Chemicals in Dishwashing Detergent

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Dishwasher detergent is a great invention, as it allows us to speed up the process of doing dishes. Most detergents contain the following three ingredients: sodium silicate, sodium carbonate and Sodium Dichloro-S-Triazinetrione dihydrate. Sodium silicate and sodium carbonate both make dishwater a more basic solution, and Sodium Dichloro-S-Triazinetrione dihydrate serves as an oxidizer, breaking down food chemicals. It does this by the chlorine atoms in the Sodium Dichloro-S-Triazinetrione dihydrate reacting with the basic environment to produce chlorine bleach.

Sodium Silicate

  • Sodium silicate is a sodium-silicon compound with the formula Na2SiO3. It is a white powder that dissolves easily in water and raises the alkalinity of the resulting solution.

Sodium Carbonate

  • Sodium carbonate is a sodium-carbon compound with the formula Na2CO3. It dissolves easily in water and maintains an alkaline pH. The carbon in sodium carbonate also allows it to act as a water softener.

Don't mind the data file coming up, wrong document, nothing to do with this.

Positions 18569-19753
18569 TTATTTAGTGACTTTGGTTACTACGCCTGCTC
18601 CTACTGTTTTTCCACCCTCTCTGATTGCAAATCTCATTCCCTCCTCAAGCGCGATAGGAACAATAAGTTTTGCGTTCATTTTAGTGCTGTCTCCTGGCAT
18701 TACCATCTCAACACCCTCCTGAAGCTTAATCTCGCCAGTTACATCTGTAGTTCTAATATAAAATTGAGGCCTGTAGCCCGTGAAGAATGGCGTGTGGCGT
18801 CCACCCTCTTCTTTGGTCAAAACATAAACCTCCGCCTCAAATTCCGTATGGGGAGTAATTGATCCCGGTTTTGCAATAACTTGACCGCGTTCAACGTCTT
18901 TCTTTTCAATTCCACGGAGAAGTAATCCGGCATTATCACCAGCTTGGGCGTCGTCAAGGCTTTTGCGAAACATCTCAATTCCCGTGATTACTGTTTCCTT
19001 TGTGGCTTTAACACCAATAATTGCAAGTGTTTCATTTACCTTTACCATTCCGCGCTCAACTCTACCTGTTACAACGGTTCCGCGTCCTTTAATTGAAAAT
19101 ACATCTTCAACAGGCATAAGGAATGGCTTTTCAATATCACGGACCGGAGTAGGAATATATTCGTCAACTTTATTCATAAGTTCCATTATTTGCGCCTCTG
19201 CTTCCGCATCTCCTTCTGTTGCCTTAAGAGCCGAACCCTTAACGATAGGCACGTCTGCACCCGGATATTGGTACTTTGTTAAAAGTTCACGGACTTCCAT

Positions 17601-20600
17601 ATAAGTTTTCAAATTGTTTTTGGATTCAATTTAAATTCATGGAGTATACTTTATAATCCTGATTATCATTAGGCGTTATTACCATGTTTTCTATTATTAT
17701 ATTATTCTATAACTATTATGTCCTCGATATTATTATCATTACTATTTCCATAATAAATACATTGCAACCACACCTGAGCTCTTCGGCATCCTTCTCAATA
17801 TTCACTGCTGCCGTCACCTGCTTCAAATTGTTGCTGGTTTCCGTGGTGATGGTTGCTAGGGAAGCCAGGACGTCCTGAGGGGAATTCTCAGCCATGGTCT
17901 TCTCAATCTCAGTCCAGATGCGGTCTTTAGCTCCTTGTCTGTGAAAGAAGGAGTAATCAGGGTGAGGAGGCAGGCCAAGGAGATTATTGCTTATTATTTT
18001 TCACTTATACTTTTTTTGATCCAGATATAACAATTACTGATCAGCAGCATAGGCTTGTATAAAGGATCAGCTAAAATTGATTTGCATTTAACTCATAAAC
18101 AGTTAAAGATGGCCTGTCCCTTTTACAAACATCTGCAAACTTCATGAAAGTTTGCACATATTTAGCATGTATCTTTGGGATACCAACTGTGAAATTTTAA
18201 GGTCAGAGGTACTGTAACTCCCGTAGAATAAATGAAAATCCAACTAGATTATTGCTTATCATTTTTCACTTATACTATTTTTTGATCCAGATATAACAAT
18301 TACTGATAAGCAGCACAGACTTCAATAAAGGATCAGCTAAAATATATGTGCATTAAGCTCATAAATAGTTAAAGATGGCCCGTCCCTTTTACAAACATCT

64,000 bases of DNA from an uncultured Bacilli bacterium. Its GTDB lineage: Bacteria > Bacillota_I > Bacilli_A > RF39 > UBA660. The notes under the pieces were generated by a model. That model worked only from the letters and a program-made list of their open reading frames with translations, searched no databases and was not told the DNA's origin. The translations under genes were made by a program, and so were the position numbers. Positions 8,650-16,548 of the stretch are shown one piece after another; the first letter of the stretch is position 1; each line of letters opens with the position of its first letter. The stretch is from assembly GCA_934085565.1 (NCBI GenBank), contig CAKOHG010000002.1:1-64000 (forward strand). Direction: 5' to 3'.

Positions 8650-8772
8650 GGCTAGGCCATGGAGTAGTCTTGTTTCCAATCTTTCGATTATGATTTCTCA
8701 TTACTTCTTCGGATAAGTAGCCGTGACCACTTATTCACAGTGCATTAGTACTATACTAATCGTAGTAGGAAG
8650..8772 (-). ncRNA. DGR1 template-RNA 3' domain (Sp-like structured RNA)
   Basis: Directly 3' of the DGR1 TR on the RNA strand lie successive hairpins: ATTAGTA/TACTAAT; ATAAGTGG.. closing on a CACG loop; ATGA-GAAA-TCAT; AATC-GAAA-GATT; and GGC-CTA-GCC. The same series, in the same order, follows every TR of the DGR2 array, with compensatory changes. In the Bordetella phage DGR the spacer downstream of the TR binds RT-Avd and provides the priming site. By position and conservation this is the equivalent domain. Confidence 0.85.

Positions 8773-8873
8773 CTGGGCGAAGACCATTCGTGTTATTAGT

Sodium Dichloro-S-Triazinetrione dihydrate

  • Sodium Dichloro-S-Triazinetrione dihydrate has two chlorine atoms per molecule. When Sodium Dichloro-S-Triazinetrione dihydrate is added to a solution with water the chlorine and sodium react with the water to form chlorine bleach (formula NaClO). This step gives the detergent its cleaning power, as it is the bleach that dissolves food and other particles.

Other possible chemicals

  • Other chemicals in dishwasher detergent can include various proteases, which are enzymes that degrade proteins or a class of proteins, and amylase, which is an enzyme that we carry in our saliva which breaks down starches into simple sugars.

References

  • Photo Credit Jupiterimages/Photos.com/Getty Images
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